The Automotive Parts Remanufacturers Association (APRA) recently announced that it had received confirmation from the United States Environmental Protection Agency (EPA) that nothing in EPA’s rule requiring On-Board-Diagnostics (OBD) systems for heavy duty applications was intended to prevent aftermarket facilities from servicing heavy duty vehicles and engines. APRA had questioned EPA about certain language in its final heavy duty OBD rule which, if taken literally, seemed to absolve the heavy duty engine manufacturers from liability for its statutory emissions warranty if work was performed on the engine by an aftermarket company. In its response, EPA agreed that “allowing manufacturers to deny warranty claims solely because the service was performed by an independent service provider is not permitted by the Clear Air Act.”
On February 24, 2009, EPA published its final regulation on the OBD requirements for heavy duty vehicles. This regulation also included provisions which required heavy duty engine manufacturers to provide independent service providers with the service information necessary to service the engine and other parts monitored by the OBD system. As it had done in California previously, APRA actively worked with EPA to insure that the service information provisions provided as much access to information for independent heavy duty service facilities as possible.
However, when the final prepublication version of the rule was made available to APRA, it contained a provision which had not previously been discussed. This provision stated, "Manufacturers will not have any emissions warranty, in-use compliance, defect reporting or recall liability for service on a heavy-duty engine that is not undertaken by the manufacturer, for any damage caused by their own tools in the hands of independent service providers, or for the use and misuse of third party tools.”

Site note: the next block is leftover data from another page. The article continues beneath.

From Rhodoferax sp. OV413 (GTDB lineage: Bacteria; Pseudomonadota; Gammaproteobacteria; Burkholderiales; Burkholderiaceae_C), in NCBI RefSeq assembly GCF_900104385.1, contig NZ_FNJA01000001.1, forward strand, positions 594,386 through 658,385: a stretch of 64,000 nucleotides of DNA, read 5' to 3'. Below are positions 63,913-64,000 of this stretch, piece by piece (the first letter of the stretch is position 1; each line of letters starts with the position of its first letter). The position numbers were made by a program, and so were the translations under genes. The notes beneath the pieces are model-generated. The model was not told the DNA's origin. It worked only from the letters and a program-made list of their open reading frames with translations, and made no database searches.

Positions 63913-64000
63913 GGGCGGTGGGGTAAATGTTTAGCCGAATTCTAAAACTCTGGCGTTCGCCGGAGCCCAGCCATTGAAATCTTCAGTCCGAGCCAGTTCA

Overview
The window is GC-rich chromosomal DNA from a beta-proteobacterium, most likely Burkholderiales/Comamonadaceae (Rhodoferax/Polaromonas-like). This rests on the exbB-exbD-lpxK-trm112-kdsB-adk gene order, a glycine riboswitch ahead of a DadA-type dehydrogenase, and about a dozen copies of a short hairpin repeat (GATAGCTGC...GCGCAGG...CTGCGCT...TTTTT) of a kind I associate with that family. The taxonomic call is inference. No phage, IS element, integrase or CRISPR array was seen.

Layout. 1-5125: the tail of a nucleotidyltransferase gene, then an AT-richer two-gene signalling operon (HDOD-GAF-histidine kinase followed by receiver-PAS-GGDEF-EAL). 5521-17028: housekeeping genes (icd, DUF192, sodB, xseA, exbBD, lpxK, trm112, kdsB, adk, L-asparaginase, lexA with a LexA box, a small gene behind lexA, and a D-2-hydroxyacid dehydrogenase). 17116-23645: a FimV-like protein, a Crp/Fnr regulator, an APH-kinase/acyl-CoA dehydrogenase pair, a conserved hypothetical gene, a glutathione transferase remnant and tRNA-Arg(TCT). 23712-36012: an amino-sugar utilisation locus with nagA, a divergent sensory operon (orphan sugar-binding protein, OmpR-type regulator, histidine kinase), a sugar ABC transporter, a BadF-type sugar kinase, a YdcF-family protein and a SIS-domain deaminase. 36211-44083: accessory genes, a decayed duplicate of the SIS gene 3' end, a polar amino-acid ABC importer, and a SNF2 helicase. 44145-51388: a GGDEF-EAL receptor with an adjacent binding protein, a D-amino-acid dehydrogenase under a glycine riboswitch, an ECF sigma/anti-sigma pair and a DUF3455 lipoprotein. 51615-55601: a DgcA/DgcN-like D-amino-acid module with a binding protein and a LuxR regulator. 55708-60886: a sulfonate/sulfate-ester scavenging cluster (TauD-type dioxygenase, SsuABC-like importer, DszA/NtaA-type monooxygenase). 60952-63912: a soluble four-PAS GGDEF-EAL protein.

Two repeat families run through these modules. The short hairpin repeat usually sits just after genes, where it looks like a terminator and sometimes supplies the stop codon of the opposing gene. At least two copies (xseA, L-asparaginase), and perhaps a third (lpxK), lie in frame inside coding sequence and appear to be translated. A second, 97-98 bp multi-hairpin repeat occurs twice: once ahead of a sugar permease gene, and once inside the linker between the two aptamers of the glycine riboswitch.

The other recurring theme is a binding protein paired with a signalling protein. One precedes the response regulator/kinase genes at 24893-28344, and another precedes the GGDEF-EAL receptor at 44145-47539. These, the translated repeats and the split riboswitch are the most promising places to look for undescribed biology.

As written, this language would appear to release a manufacturer from all statutory warranty liability if an independent service provider worked on the engine during the warranty period. If such were the case, no heavy duty vehicle owner could feel safe taking his heavy duty vehicle to an independent service provider during the warranty period for fear that he might void his warranty. This would result in a substantial loss of business for aftermarket service facilities.
In a letter to EPA objecting to the language, APRA’s general counsel, Michael Conlon, demonstrated how this language was overbroad, violated the Clean Air Act and needed to be removed from the regulation. EPA quickly advised Mr. Conlon that it “did not intend for this provision to absolve the manufacturers from their warranty or any other statutory obligations.”
In conclusion EPA stated, “Therefore, we want to clarify that this provision does not allow manufacturers to deny warranty claims or otherwise limit their obligations with respect to a heavy-duty engine (1) because emission-related service and repair of that engine was performed by an independent service provider; (2) because emission-related service and repair of the engine was performed by an independent service provider using the manufacturer’s tools; or (3) because emission-related service and repair of that engine was performed by an independent service provider using third party tools.”
The Automotive Parts Remanufacturers Association is an international trade association representing those companies which remanufacture and rebuild parts for use in cars, trucks, buses, motorcycles and off-road vehicles. It is based in Chantilly, Virginia. For over 65 years APRA and its members have been promoting the recycling and reuse of motor vehicle parts as good for the environment and America as well as offering consumers a lower cost alternative to new parts for vehicles. For more information, visit www.apra.org.